The Chase: a 27-year-old renter buys a Trinity Bellwoods starter home with her younger brother
The buyers: Julia Cameron, a 27-year-old importer-exporter, and her brother, Daniel, a 25-year-old music producer.
The story: After renting for eight years, mostly around Bloor and Christie, Julia wanted to buy a house downtown but couldn’t afford one. Her parents were willing to help her out with the down payment, on the condition that she find a place with extra rooms she could rent out to generate income. Together they agreed on a budget of $800,000, and Julia started looking at four- and five-bedroom houses west of Spadina and south of Bloor. But deep down, Julia knew she didn’t want to live with so many people—she’d been doing it for too long already. As the search progressed, her criteria and expectations shifted until she wound up with an entirely different financial arrangement—and one unexpected roommate.
Shannon Street (near College and Ossington). Listed at $849,000, sold for $770,000.
The first place Julia saw was a big four-bedroom in her first-choice neighbourhood. It had been on the market for more than a month, so Julia figured she could get away with offering $775,000, well below the list price. The sellers thought they could do better and rejected the offer—only to end up selling the place a few months later for $770,000.
Argyle Street (near Ossington and Dundas). Listed at $549,000, sold for $732,000.
Having decided to go cheaper and smaller, Julia viewed this three-bedroom semi. It had hardwood floors and high ceilings and was just off the Ossington strip. She would still have to share, but with lower mortgage payments she could afford to be more selective about roommates. She offered $80,000 over asking but was outbid by more than $100,000.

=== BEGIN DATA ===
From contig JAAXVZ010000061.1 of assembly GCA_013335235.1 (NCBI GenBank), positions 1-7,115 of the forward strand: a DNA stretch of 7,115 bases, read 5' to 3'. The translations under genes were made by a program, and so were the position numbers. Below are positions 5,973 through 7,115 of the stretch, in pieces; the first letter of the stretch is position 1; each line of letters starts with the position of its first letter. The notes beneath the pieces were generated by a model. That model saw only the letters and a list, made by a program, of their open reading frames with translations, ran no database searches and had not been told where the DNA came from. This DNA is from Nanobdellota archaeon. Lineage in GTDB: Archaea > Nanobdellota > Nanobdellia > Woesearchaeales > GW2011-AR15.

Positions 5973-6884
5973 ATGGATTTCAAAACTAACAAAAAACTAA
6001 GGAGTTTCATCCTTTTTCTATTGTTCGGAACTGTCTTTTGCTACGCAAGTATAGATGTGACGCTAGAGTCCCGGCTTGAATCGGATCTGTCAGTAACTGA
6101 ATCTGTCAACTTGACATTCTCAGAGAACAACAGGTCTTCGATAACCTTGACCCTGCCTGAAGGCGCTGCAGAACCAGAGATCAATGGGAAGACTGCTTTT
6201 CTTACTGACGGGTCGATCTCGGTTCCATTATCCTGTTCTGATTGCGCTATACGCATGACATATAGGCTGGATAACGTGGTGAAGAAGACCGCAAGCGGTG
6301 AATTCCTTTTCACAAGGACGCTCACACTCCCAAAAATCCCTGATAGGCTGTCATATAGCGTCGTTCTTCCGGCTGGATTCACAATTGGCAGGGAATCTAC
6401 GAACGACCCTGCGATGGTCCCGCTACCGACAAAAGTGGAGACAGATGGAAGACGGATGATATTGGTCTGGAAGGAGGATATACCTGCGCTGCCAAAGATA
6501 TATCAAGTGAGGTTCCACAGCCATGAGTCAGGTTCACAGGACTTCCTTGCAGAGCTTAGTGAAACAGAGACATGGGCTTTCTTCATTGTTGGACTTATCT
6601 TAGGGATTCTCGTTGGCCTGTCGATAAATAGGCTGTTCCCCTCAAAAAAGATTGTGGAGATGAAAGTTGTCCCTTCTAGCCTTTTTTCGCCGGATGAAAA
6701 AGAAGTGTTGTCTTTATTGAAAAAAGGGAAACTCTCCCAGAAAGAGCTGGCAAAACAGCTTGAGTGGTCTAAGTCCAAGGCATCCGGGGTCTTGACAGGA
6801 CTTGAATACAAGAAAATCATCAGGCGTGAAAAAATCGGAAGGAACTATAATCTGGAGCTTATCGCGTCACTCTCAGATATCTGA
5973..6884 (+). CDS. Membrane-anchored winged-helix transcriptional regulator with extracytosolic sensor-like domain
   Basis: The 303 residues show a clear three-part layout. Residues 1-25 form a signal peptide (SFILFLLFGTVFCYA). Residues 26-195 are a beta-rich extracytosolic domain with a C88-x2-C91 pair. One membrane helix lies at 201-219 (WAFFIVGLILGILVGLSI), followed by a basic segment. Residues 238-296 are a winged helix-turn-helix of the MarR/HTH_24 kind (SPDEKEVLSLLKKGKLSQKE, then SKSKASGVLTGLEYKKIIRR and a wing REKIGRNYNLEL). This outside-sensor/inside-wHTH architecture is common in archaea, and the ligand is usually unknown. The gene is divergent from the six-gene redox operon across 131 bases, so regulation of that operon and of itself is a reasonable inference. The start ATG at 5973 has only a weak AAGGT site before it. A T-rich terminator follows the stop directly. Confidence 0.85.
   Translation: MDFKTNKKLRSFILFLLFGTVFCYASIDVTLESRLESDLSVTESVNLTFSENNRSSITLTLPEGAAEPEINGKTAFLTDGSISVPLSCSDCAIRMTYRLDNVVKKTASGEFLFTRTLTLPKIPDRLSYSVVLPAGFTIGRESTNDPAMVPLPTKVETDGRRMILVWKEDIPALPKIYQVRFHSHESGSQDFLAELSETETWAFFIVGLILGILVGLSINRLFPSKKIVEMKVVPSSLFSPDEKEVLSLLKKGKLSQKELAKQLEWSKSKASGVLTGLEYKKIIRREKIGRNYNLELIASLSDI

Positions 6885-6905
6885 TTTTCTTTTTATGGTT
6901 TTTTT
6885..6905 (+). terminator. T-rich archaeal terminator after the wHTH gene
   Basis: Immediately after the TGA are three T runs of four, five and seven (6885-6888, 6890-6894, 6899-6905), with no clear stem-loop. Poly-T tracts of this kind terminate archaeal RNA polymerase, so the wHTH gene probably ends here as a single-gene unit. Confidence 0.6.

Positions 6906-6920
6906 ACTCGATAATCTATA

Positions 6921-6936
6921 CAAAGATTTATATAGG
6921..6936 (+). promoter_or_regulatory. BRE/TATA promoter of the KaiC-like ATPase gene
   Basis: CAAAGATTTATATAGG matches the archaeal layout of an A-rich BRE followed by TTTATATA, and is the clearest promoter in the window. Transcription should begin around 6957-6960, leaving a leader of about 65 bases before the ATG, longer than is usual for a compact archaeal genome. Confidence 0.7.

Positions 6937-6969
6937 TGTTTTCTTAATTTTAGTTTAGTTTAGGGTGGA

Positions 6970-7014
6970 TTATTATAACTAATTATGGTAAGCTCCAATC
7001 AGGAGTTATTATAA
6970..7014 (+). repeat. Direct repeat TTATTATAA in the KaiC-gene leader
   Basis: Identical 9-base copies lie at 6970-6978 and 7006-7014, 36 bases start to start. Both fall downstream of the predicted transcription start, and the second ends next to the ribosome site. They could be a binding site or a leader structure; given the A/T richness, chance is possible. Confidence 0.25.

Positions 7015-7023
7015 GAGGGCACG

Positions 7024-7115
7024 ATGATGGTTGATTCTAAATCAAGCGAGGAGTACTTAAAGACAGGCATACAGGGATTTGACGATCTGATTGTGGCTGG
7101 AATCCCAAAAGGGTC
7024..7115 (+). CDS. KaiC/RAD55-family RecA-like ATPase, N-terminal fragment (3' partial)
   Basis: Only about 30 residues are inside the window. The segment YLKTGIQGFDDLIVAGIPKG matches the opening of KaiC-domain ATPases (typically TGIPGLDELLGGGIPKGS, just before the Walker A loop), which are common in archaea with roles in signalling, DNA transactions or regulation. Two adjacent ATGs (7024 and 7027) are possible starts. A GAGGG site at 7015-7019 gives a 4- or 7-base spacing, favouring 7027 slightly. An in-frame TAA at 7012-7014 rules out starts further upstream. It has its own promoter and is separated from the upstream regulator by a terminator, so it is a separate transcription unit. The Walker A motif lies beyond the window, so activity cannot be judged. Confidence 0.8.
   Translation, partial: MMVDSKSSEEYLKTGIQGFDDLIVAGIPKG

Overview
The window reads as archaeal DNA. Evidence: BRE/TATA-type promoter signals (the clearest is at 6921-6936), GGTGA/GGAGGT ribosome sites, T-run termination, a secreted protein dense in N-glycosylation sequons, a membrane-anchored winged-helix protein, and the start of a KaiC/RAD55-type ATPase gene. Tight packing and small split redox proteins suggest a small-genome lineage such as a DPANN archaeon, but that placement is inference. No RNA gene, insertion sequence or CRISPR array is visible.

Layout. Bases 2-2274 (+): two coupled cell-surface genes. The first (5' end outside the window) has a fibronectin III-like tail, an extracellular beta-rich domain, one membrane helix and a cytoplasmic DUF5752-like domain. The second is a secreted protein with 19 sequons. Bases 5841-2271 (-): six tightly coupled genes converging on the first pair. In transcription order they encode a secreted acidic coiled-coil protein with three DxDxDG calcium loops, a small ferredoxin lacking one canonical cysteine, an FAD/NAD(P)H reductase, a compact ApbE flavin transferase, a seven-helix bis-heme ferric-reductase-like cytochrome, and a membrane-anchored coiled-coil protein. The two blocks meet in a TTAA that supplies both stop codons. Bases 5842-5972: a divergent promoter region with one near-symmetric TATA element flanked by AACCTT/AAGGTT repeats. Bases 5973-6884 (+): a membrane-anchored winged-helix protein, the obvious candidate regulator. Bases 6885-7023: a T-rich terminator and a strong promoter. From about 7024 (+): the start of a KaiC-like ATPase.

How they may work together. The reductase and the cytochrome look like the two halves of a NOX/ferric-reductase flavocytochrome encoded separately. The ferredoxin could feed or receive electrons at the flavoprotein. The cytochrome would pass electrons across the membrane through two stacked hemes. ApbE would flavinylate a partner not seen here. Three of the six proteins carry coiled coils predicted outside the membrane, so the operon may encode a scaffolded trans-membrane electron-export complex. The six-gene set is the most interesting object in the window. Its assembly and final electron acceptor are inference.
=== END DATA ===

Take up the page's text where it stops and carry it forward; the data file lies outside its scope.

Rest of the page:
Crocker Avenue (near Queen and Claremont). Listed at $569,000, sold for $572,016.
This place, divided into two suites with separate entrances, gave the Camerons an idea. Julia’s brother, Daniel, had been living at home and wanted to move out. If the siblings bought together, he could have his own space and share in the monthly mortgage payments, which would be manageable between the two of them. Julia and Daniel both loved the house, so the family drew up a plan: each sibling would take 49 per cent ownership, while the parents would take two per cent. On the advice of their agent, Andrea Bock, they offered $3,000 over asking (plus $16, for luck) and beat out the only other offer.